JED - December 2009 - (Page 24)

w a sh i ngto n r e p or t DOD BOOSTS FOCUS ON IEDS As NATO continues to strengthen its forces in Afghanistan, improvised explosive devices (IEDs) are emerging as the weapon of choice, according to senior DOD officials. In response, Defense Secretary Robert Gates has ordered the formation of a new task force that will look at ways to enhance the DOD’s counter-IED efforts. In 2004, IEDs began to emerge as a strategic weapon in Iraq, and the DOD responded to this new threat by establishing new organizations, funding countermeasures programs, improving training and buying more ISR assets. Now IEDs are becoming more pervasive in Afghanistan, and the DOD is keen to limit their impact. The task force will be co-chaired by Ashton Carter, undersecretary of defense for acquisition, technology and logistics, and will integrate the efforts of the Joint IED Defeat Organization (JIEDDO) and DOD ISR community. Rather than starting fresh, as the DOD did in 2004-5, the task force will look at ways to ensure that all relevant DOD resources are focused on the IED problem and that no bureaucratic issues or organizational stovepipes are hindering counter-IED efforts in Afghanistan. While the US has been able to reduce the presence of IEDs in Iraq, Afghanistan may impose some unique challenges, according to testimony Lt Gen Thomas Metz gave before a House panel in late October. Secretary Gates established an ISR task force for Iraq operations, which yielded a new approach that rapidly delivered ISR assets to that theater. The Afghanistan IED task force could have a similar impact on the growing IED problem in that theater. The IED task force will examine the problem over the next several months and report its findings to Secretary Gates in May. – J. Knowles solicitation of FY2010. Several of the research topics are focused on EW and SIGINT applications. The Navy is funding several SBIR projects. One, titled “Digital RF Memory Jammer Simulator” (Topic N101-035), aims to begin development of an “open architecture generic threat Digital Radio Frequency Memory (DRFM) jammer simulation and stimulation capability that provides real-time threat emulation (with realistic threat waveforms) and accepts inputs from an intelligence database front end of specified parameters and generic mode description templates.” NAVAIR’s F-18/EA-18 program office (PMA-265) is managing this project. The program point of contact can be reached at (301) 995-2309. NAVSEA’s Submarine Sensor Systems Programs Office (PMS-435), which manages the BLQ-10 ESM program for the Navy’s submarine fleet, is funding a topic titled “Multi-Algorithm Unique Emitter Identification” (Topic N101-061). This project will “develop innovative algorithms and multi-algorithm fusion techniques for submarine EW/ISR system to support unique emitter identification,” and reduce operator workload. The point of contact is Steve Henry, (401) 8327849, e-mail PMS-435 is also funding “Innovative Submersible Outboard Cable Failure Detection and Prediction Device” (Topic N101-057). This research aims to “develop a novel approach using innovative research and development to detect potential sources of failure in and evaluate the condition of multi-conductor (i.e., copper pins, copper coax and fiber) cables.” This would determine if strands in a wire are broken or whether a coaxial conductor is fractured – problems that may not appear as failures in standard cable tests. This would help predict failures and determine the “life expectancy” of cables that are fitted to mast-mounted sensors, such as ESM a nten n a s, on submarines. The point of contact is Brian Bradshaw, (410) 832-4109, e-mail NAVSEA’s Virginia Class Program Office (PMS-450) is seeking antenna solutions for a topic titled “Innovative Wideband Antenna Technology for Ultimate Consolidated Submarine Mast” (Topic N101-069). This will focus on “wideband antenna design and efficient wideband electronics as a step toward the long-range goal of the development of consolidated, multifunction submarine masts.” These multifunction mast apertures would handle communications, radar and EW. The point of contact is Steve Lose, (202) 781-4052, e-mail The Office of Naval Research is funding a project titled “Counter Directed Energy Weapons” (Topic N101-087). This effort will “advance the state-of theart of counter directed energy weapons technologies and develop countermeasures for high energy lasers and/or high power microwave weapons systems in the future. Specifically, this SBIR seeks to develop specific items for a US Navy weapon system, or systems, to improve their survivability characteristics and maintain established performance capabilities when attacked by High Energy, Directed Energy Weapons (DEW), with minimal cost or system impacts.” The program point of contact is Peter Morrison, (703) 696-0553, e-mail The Army is funding research on “Improved Methods of Explosively Disseminating Bi-Spectral Obscurant Materials” (Topic A10-027). This project will look at developing methods for “explosively disseminating” obscurant flakes and spherical powders while minimizing particle damage due to the expulsive forces. The point of contact is Jim Schomo, (410) 436-3047, e-mail jim. Proposals are due by January 13. Details of the SBIR solicitation are available on the Web at osbp/sbir. – JED Staff a The Journal of Electronic Defense | December 2009 DOD ISSUES OPPORTUNITIES FOR SMALL BUSINESSES The DOD has issued its first Small Business Innovative Research (SBIR)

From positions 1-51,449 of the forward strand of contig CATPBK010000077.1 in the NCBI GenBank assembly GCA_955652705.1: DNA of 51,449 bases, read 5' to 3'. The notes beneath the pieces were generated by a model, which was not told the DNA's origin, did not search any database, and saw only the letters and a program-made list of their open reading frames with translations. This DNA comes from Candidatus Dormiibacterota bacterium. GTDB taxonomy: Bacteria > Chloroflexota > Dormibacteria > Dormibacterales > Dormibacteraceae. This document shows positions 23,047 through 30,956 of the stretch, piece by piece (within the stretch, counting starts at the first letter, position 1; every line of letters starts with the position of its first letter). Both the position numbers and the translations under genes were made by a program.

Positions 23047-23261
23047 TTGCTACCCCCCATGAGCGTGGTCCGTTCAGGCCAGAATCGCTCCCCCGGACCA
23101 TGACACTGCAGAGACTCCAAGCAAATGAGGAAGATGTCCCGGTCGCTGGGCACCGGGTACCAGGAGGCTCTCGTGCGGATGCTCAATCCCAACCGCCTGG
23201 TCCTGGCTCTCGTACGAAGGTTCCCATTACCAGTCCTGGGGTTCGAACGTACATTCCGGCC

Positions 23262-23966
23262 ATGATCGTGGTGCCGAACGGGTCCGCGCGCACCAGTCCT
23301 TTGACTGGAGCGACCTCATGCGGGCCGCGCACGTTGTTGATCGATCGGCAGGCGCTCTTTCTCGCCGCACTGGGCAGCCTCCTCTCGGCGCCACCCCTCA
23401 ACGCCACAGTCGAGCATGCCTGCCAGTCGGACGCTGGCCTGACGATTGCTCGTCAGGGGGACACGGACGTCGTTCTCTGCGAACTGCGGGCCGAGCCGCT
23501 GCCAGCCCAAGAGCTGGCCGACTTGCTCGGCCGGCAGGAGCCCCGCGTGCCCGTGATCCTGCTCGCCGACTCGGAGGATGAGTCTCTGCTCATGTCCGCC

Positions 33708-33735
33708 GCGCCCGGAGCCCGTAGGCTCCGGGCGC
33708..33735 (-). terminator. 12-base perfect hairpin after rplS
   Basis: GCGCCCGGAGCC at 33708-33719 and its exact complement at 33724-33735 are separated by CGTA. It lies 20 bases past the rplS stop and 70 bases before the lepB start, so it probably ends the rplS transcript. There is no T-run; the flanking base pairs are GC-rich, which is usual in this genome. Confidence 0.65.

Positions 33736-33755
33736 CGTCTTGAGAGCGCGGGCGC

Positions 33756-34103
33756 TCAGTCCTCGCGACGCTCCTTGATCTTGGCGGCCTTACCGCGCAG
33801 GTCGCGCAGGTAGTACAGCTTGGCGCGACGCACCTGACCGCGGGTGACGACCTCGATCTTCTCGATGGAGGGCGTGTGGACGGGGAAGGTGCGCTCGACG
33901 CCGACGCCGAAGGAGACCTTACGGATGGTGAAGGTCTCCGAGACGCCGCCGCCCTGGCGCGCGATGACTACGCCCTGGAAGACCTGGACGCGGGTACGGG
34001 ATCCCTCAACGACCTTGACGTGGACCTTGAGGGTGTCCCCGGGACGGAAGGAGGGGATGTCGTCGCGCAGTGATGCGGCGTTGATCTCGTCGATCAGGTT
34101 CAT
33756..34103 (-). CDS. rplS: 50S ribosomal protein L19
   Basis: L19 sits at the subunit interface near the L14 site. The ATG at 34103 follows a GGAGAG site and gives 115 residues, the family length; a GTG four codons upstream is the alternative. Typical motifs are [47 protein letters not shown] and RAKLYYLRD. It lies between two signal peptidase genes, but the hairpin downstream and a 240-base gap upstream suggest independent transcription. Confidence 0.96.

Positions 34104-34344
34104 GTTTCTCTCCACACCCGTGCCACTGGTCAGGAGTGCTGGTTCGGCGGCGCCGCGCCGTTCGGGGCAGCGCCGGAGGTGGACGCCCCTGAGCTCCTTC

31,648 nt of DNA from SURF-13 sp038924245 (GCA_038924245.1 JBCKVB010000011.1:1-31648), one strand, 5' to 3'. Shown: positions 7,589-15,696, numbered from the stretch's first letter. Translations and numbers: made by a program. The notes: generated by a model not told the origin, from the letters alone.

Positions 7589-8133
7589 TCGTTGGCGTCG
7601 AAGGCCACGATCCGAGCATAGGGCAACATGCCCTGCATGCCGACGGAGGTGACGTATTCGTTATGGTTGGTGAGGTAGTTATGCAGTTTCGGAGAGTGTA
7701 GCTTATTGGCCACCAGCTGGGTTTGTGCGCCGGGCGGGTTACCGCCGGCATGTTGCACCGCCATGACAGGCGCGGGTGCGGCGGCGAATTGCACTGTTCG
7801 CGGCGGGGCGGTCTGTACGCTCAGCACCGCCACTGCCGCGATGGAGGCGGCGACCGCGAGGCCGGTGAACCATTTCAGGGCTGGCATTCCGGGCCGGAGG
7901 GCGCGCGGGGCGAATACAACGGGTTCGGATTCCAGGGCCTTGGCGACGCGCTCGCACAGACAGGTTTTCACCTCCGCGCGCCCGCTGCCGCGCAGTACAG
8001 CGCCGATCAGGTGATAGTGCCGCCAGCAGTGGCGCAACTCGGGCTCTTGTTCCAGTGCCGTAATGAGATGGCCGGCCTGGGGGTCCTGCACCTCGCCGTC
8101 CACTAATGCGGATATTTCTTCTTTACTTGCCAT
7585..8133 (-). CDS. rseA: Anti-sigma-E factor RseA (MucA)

Table of Contents for the Digital Edition of JED - December 2009

JED - December 2009
Table of Contents
The View From Here
From the President
The Monitor
Washington Report
World Report
2010 EW/SIGINT Resource Guide
What’s New in SIGINT Software?
EW 101
AOC News
AOC Industry/Institute/University Members
Index of Advertisers
JED Sales Offices
JED Quick Look

JED - December 2009